Yeah, no. Darren, just because I know our time is short, you mentioned the 1000 people that you got hired despite the pandemic. You're doing it remotely in Zoom and the rest. Where do you guys stand as far as hiring right now? Because I know you also have attrition, right? You have the people that are retiring and whatnot. Where does hiring stand, and do you see getting more hiring done through the rest of 2021?
We do plan to do quite a bit of hiring in 2021. We're just waiting on some budget exercises and some decisions to be finalized, and we'll have some refined numbers for you and your audience, Eric. I expect to see significant hiring in both the campus and collection and field collection as well, and, yes, we have plans to, Eric, hire some people in Connecticut, too.
Nice. Very nice.
I'd regret it if I didn't update you guys, though, that since we did the last podcast about hiring, we finished 2020, the fiscal year, with a notable amount of permanent and seasonal hiring of staff and ACS. We increased our staff from about 1900 to ... I think there are just about 2625 right now, and we got the majority of them on telework. Why does this matter to the people listening to me? If your client is in the ACS work stream, you don't want to be on hold for a very long time. Level of service means a lot to you when you call, when you answer your phone. That hiring enabled us to improve our level of service in fiscal year 2020 by 16%. We're going to do even more hiring to try to improve that level of service even more, and we're already seeing that in the first quarter of 2021.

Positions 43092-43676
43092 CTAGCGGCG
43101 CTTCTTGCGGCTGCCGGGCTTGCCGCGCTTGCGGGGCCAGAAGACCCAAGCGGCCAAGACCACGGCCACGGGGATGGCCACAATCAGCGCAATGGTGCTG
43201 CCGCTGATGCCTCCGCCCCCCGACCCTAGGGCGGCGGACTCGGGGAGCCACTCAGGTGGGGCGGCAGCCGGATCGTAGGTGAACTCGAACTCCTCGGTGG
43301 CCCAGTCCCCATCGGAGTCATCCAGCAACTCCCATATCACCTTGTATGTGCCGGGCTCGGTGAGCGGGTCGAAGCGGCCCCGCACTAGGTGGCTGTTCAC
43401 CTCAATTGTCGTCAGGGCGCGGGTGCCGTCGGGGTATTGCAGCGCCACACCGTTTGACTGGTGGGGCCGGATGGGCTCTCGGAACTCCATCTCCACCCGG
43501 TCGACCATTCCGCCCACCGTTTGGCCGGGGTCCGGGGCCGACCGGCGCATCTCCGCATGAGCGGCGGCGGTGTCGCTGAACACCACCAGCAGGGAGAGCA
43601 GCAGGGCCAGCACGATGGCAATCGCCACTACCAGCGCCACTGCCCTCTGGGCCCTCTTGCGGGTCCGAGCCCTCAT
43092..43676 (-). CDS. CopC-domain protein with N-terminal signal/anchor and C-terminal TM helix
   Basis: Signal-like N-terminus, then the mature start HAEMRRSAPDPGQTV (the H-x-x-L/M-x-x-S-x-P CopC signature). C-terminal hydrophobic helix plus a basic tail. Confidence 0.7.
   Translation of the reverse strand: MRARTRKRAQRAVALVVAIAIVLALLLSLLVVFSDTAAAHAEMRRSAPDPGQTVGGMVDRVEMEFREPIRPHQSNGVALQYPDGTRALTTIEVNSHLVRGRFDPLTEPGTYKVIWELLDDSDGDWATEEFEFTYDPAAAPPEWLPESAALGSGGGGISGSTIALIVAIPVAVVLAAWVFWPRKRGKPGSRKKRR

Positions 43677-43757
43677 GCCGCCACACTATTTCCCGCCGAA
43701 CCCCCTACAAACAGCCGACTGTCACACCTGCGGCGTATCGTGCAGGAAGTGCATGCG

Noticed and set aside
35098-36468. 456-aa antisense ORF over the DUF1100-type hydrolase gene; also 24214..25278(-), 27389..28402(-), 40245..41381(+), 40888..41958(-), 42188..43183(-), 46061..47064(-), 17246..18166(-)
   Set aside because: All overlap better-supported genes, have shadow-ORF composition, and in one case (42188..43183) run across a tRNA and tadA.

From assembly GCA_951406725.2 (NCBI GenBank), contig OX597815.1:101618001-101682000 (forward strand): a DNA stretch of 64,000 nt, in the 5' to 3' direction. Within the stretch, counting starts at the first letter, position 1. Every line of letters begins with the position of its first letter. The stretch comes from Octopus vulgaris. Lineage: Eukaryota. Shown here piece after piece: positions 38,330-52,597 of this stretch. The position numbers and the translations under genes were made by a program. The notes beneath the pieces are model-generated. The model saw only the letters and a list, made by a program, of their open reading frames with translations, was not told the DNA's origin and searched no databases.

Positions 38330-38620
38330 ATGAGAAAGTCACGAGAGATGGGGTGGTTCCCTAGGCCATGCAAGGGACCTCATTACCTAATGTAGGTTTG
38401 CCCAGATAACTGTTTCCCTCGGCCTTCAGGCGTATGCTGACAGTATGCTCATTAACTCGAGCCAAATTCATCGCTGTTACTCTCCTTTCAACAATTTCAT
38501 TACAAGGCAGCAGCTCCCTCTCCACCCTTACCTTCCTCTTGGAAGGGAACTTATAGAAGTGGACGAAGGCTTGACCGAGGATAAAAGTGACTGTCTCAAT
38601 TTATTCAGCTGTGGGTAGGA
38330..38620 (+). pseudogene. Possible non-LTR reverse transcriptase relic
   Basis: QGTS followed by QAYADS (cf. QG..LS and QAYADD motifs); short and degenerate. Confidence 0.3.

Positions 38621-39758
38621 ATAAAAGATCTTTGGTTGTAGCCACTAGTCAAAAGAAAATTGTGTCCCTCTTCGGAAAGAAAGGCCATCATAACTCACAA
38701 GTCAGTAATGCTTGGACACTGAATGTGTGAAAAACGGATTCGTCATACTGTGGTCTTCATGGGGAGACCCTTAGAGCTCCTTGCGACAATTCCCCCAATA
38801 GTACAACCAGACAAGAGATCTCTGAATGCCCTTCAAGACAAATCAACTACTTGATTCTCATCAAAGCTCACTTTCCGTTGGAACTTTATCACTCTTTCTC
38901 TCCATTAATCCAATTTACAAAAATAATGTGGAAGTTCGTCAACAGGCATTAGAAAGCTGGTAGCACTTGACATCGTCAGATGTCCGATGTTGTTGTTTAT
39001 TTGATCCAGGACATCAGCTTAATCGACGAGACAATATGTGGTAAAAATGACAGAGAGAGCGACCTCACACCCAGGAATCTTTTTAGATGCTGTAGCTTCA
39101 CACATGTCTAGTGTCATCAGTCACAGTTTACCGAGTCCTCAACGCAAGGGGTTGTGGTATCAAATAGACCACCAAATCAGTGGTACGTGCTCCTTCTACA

And, Darren, I want to tell you, it's been crazy times, right? It was very funny because you said you never did the 2020 focus guide with the assumption that there'd be a pandemic. The IRS and IRS employees are just like everybody else. They're dealing with the same stuff, spouses whose businesses are faltered or have lost jobs, are now teaching kids from home. Yet, honestly, they've still been doing the job. We've had our appeals hearings. We're still getting things done. The mail's been a little bit slower, admittedly. Can you just comment on what your feeling is as far as the morale at the IRS? How are employees doing?
I think the morale is good. I think it's high. When you think about what motivates people at the IRS and in any government, whether it's state or federal, you want to feel like you're making a difference. When you look at all of the relief that the federal government is providing to help Americans get beyond the pandemic, a great deal of it is handled by the Internal Revenue Service, whether we're talking about stimulus payments or credits for businesses to keep them in business, keep them able to help keep people employed. Our employees see themselves in that, and making sure that our employees make a difference ... This is a terrible time that none of us probably anticipated happening in our lifetime as Americans or as an IRS employee, but to be a part of the help, of the solution, I think makes our employees feel good.